How China Can Indeed Be Sued In The ICJ: Here’s A Possible Case
China’s actions, or the lack of them, in the wake of the SARS-CoV-2 outbreak, can be proven to be violative of the provisions of the International Health Regulations (2005).
The Covid-19 epidemic is not an act of God, but prima facie arises from acts of omission and commission of the Chinese State. These are actionable under international law.
The past 100 years, China has been the epicentre of at least four pandemics apart from Covid-19, namely (a) ‘Spanish flu’ 1918–1919, (b) Asian Flu, 1957–58 (c) Hong Kong Flu, 1968–69 and (d) Swine Flu, 2009–10.
All of them arising out of China’s penchant for live slaughtered animals (wet market) and exotic meats. As late as 2019, Chinese scholars in a paper titled Bat Coronaviruses in China, have predicted the possibility of novel form of coronavirus emerging.
Thus, it was foreseeable for the Chinese that in the absence of proper care, a zoonotic virus can emerge and become a global contagion. China was not merely negligent, but it actually amplified the problem in the following ways:
First, the Chinese authorities failed to take timely containment measures. The first Covid-19 patient was admitted on 16 December. By 30 December, Ai fan, Director in Wuhan Central Hospital, blew whistles of it being a novel coronavirus.
By 2 January, it was genome-mapped, but the Chinese still allowed the Communist Party meeting in Wuhan (11-17 January) and the Annual Wuhan Lunar New Year banquet (18 January), thereby letting in millions of people in the city. No travel restriction was introduced till 23 January when the lockdown in Wuhan began. The virus by that time reached at least three different countries.
A study by the University of Southampton shows that if Non Pharmaceutical Interventions (disease detection, isolation of cases, quarantine and social distancing) could have been conducted one week, two weeks, or three weeks earlier, cases could have been reduced by 66 per cent, 86 per cent and 95 per cent respectively – significantly limiting the geographical spread of the disease.
Second, the Chinese authorities intentionally misled the WHO on several counts.
On 31 December, WHO was notified about an unknown form of pneumonia. At the same time, Chinese doctors warned that the contagion may be a novel form of coronavirus.
By 2 January, the Chinese mapped the virus, but this information was withheld till 9 January.
On 14 January, China misinformed WHO that the virus cannot be passed between humans. It was not before 20 January that China acknowledged that the virus can be transmitted between humans.
Finally, the Chinese authorities entered into a campaign of concealment and intimidation. It reprimanded Dr Ai Fan, and dragged several doctors to the Wuhan Public Security Bureau.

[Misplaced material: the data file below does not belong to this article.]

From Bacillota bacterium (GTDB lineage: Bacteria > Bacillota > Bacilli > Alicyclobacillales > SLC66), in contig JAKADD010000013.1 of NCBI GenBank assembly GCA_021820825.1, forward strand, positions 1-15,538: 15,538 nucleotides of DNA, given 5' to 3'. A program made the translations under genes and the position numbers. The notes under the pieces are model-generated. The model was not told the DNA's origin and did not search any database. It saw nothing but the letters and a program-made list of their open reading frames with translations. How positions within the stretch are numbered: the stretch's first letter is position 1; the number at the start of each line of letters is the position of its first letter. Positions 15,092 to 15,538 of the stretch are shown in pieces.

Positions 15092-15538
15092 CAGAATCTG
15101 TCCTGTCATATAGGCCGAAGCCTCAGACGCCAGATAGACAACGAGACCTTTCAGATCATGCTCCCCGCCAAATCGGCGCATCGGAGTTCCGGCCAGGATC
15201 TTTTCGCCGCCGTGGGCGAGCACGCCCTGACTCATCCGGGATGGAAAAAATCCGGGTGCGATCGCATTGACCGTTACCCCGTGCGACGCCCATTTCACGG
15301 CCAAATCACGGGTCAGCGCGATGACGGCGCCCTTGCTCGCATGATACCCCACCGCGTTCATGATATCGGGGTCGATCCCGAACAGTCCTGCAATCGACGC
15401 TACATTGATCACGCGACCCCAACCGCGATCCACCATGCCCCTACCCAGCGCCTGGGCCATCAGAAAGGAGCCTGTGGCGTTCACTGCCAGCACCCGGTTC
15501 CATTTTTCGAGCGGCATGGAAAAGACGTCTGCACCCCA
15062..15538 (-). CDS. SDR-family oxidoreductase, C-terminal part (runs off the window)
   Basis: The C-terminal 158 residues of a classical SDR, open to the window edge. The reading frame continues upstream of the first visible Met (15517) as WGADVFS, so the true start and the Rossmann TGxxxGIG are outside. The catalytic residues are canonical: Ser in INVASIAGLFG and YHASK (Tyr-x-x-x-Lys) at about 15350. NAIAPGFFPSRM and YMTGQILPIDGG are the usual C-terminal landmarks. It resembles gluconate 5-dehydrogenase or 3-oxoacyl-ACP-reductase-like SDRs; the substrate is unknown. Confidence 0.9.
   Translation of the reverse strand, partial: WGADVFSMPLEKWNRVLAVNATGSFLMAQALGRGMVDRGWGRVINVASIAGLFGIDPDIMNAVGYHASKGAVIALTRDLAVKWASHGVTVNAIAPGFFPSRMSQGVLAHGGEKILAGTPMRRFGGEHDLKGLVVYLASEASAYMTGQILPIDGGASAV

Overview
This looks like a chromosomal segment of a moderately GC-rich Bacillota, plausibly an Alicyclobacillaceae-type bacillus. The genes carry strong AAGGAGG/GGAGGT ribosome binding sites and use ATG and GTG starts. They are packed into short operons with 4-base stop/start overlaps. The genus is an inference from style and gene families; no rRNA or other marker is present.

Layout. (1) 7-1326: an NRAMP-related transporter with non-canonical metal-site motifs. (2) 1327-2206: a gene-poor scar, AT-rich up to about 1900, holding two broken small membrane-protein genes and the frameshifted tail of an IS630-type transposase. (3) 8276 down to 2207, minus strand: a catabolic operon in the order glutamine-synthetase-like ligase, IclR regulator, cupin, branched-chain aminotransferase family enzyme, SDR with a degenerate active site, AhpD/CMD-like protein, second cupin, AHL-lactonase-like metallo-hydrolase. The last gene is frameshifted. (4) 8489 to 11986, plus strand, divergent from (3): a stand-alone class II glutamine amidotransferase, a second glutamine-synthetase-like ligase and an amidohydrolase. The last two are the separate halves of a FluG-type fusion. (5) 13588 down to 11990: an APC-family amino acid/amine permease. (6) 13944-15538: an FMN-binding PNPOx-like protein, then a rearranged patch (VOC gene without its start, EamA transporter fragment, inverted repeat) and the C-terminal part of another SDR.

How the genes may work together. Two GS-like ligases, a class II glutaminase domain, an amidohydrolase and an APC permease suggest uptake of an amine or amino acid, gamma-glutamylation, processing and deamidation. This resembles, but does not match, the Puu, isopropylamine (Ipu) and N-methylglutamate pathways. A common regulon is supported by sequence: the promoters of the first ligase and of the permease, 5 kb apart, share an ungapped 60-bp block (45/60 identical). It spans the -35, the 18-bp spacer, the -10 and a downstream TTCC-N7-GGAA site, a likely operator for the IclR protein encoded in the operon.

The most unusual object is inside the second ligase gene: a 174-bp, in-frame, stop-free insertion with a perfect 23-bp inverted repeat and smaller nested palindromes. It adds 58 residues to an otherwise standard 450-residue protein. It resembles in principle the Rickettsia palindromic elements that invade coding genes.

On 1 January, Wuhan Health Commission ordered labs, which had already determined that the novel virus was similar to SARS, to stop testing samples and to destroy existing samples.
The Chinese actions are in direct violation of several provisions of the International Health Regulations 2005 (IHR). These regulations have adopted under the Articles 21(a) and 22, the Constitution of WHO that confers upon the World Health Assembly the authority to adopt regulations “designed to prevent the international spread of disease”. This is binding on the nations that have chosen not to opt out. This includes China.
The Chinese actions inter-alia attract Article 6 (duty of the State to notify all events which may constitute a “public health emergency of international concern” (PHEIC) within its territory).
A PHEIC includes international spread of disease (Article 2 of IHR). It also attracts Article 7 (duty of the State to provide WHO all relevant public health information about unusual public health events that may cause a PHEIC.
Article 42 would also be attracted, that requires the State to take health measures pursuant to which IHR shall be initiated and completed without delay, and applied in a transparent and non-discriminatory manner.
Analogy can also be drawn with a transboundary pollution regime that requires ‘states to undertake due diligence to prevent significant (or substantial) transboundary environmental harm from activities within their jurisdiction or control (See the Trail Smelter Arbitration US v Canada).
Arguably, the same principles apply to the negligent spread of a contagion. Non-reporting of a contagion can be seen as potentially a form of retention of biological weaponry under Article 1 of the Biological Weapons Convention 1972.
The International Court of Justice (ICJ) will have jurisdiction under Article 75 of the WHO Constitution. The judgment will probably not be enforceable since China would not participate in the proceeding and likely block any adverse judgment in the Security Council (Like the US did in Nicaragua v USA 1986).
Even then, a legal challenge to China would hold a mirror up to the regime and show the world what it is - an antithesis of global rule of law.
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